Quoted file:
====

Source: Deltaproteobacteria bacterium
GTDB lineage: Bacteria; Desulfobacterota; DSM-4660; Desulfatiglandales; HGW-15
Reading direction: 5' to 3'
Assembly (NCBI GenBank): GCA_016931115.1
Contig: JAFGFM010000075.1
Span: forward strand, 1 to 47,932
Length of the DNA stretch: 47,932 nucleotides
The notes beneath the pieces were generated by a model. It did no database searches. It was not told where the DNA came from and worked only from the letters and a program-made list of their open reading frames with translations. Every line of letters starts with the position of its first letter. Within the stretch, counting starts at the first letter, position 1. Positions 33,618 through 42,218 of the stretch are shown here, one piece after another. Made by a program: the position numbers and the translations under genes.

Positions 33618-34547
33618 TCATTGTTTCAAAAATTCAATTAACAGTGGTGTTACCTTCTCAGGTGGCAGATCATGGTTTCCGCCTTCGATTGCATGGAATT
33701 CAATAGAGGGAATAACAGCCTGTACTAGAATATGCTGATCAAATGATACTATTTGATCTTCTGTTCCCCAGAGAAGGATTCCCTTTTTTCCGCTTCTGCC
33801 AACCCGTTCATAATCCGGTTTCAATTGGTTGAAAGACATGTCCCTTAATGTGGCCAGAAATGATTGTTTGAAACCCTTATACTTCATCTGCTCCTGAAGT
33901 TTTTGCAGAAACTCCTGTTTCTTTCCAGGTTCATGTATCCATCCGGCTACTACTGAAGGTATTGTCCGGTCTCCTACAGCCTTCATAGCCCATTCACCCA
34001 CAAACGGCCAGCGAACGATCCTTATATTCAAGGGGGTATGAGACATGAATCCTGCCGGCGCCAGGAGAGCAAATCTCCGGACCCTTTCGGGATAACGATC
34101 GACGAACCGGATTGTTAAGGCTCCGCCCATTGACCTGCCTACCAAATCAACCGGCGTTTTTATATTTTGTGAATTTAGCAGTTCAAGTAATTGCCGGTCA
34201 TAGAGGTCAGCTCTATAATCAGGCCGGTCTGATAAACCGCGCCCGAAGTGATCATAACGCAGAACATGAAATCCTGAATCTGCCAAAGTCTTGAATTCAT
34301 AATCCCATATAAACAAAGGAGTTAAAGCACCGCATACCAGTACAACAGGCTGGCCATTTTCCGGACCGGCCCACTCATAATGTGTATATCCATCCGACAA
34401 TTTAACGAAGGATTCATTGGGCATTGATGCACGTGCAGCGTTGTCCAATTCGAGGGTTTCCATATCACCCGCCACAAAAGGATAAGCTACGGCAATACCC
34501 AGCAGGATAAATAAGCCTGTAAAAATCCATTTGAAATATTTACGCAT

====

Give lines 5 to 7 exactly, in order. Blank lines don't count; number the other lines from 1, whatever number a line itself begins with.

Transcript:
Contig: JAFGFM010000075.1
Span: forward strand, 1 to 47,932
Length of the DNA stretch: 47,932 nucleotides